Your browser is no longer supported

For the best possible experience using our website we recommend you upgrade to a newer version or another browser.

Your browser appears to have cookies disabled. For the best experience of this website, please enable cookies in your browser

We'll assume we have your consent to use cookies, for example so you won't need to log in each time you visit our site.
Learn more

Extend congestion charge to suburbs - ITC

COMMUTING TIMES will soar by 40% within 15 years unless congestion charging is extended to the suburbs of Britain's major towns and cities, according to a transport study published this week.

Suburban population growth is set to raise average commuter journey times from 25 minutes to 35 minutes by 2021, says the report by the Independent Transport Commission (ITC).

It concludes that congestion charging, alongside improvements in local bus services and a greater use of school and company travel schemes, could keep this increase in check.

The ITC's view is echoed in a new regional strategy for the south east, published by the Office of the Deputy Prime Minister last week.

It recognises the 'significant and potentially crucial role' that charging can play and urges local authorities to make full use of their powers under the Transport Act 2000 to introduce charging schemes.

The south east regional transport strategy will form a key part of the region's statutory Regional Planning Guidance, which sets a framework for the use of land over a 15-20 year timeframe.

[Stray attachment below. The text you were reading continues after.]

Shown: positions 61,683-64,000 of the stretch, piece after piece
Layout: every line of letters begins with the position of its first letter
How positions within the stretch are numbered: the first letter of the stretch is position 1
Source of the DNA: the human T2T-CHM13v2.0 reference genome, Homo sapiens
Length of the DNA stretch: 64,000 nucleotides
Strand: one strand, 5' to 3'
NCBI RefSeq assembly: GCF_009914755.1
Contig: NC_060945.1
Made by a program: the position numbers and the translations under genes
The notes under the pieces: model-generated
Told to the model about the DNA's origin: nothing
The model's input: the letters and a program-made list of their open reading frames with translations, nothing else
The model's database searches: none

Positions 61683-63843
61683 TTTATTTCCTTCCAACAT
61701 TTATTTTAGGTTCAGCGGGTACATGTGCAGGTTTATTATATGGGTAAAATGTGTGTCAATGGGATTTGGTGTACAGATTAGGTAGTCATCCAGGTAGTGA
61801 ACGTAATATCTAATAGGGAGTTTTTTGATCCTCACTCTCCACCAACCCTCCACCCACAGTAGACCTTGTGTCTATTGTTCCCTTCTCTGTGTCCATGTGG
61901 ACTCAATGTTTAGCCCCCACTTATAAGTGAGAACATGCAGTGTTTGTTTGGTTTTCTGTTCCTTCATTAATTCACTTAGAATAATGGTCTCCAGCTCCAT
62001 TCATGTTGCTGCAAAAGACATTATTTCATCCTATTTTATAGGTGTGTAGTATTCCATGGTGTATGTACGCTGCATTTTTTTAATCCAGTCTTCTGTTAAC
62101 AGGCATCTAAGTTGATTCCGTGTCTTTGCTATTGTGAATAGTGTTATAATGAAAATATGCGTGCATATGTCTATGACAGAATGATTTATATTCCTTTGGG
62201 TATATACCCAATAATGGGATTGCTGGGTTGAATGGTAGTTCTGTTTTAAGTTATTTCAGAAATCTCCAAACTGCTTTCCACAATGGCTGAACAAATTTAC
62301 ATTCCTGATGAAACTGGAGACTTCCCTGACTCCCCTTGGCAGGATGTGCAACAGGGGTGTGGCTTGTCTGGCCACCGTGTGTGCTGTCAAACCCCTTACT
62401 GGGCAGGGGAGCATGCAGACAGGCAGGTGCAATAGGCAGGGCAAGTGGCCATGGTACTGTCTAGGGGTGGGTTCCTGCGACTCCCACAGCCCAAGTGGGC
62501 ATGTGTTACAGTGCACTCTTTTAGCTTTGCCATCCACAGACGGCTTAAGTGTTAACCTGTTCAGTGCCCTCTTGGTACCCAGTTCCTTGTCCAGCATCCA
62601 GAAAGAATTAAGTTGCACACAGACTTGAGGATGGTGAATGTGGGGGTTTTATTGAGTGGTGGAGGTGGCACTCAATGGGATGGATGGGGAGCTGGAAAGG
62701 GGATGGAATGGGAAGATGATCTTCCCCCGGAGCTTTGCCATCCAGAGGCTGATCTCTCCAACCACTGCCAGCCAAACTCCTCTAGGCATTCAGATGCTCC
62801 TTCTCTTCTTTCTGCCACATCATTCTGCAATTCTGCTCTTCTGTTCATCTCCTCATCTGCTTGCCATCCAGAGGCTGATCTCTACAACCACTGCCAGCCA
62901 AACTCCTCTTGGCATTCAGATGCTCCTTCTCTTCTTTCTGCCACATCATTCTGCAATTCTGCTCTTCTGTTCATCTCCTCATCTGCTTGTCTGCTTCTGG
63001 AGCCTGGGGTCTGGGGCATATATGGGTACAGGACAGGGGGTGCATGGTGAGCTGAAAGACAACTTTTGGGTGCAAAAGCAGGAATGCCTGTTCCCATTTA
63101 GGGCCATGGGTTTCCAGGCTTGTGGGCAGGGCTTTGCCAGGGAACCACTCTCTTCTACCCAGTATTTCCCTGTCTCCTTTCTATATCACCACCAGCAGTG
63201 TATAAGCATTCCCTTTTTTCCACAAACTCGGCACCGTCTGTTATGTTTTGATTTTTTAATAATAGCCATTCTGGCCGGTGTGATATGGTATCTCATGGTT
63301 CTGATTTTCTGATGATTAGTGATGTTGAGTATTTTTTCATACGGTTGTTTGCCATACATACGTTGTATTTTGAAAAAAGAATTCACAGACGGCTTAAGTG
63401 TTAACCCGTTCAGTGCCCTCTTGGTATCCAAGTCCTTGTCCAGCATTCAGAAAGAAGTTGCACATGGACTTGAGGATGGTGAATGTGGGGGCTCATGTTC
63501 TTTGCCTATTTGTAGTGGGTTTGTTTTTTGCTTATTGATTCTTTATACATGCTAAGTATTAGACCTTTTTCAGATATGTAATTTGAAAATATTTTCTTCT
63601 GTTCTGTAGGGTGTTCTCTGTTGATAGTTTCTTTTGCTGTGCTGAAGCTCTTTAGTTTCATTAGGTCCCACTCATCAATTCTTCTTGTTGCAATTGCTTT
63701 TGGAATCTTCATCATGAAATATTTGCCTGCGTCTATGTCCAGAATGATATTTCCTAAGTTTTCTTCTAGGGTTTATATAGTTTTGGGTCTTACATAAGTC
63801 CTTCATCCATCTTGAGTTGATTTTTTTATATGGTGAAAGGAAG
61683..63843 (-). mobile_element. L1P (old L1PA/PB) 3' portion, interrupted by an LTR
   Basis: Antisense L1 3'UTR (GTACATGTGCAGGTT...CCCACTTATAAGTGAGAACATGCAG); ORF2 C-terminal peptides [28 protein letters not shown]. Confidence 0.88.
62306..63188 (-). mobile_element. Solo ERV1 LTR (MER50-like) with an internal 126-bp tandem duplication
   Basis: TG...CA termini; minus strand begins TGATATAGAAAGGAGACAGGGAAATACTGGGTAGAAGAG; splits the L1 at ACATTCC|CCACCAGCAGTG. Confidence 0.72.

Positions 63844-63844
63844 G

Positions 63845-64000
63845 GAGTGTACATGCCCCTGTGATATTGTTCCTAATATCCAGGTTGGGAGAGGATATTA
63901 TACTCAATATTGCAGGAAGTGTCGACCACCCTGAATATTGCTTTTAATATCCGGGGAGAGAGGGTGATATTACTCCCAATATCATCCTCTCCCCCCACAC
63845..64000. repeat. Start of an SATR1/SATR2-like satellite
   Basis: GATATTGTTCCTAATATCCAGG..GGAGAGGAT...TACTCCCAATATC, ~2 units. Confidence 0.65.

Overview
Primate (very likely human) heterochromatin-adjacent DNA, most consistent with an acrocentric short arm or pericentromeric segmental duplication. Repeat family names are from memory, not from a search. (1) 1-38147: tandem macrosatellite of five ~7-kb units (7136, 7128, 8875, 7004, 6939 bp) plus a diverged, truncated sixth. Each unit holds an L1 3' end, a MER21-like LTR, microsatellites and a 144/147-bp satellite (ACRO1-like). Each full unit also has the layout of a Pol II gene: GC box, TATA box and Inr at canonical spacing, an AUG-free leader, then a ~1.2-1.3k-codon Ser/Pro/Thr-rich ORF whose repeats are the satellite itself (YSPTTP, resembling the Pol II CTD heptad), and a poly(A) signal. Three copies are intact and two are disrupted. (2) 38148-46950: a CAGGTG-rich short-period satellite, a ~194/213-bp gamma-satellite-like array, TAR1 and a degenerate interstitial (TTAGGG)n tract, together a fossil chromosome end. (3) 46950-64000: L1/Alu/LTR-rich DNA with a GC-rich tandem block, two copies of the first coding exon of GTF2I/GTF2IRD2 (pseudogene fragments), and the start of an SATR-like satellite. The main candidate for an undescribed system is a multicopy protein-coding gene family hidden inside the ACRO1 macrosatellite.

The ITC report recognises the suburbs as the most important population areas in the country. Some 21M people live in them and another 8M in the slightly more extended exurbs.

It expects population to rise to 31M by 2021.

But because suburbs were built around roads the dominant transport mode is the car.

The ITC report says current transport policy does little to change this emphasis.

'Land use policies tailored to the suburbs and exurbs are urgently needed, ' says the report.

INFOPLUS Access the ITC report and South East Regional Transport Strategy at www.

Have your say

You must sign in to make a comment

Please remember that the submission of any material is governed by our Terms and Conditions and by submitting material you confirm your agreement to these Terms and Conditions. Please note comments made online may also be published in the print edition of New Civil Engineer. Links may be included in your comments but HTML is not permitted.